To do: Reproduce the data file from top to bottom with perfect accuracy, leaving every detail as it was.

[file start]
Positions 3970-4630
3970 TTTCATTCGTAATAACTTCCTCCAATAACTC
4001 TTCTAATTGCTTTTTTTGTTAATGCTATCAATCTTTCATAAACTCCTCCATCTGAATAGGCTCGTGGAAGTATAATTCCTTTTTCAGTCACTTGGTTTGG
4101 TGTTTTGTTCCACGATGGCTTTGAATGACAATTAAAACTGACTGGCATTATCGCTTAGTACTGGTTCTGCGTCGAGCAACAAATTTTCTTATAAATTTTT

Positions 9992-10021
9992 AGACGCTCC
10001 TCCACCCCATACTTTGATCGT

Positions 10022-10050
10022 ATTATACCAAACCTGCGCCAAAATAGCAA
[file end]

Positions 3970-4630
3970 TTTCATTCGTAATAACTTCCTCCAATAACTC
4001 TTCTAATTGCTTTTTTTGTTAATGCTATCAATCTTTCATAAACTCCTCCATCTGAATAGGCTCGTGGAAGTATAATTCCTTTTTCAGTCACTTGGTTTGG
4101 TGTTTTGTTCCACGATGGCTTTGAATGACAATTAAAACTGACTGGCATTATCGCTTAGTACTGGTTCTGCGTCGAGCAACAAATTTTCTTATAAATTTTT

Positions 9992-10021
9992 AGACGCTCC
10001 TCCACCCCATACTTTGATCGT

Positions 10022-10050
10022 ATTATACCAAACCTGCGCCAAAATAGCAA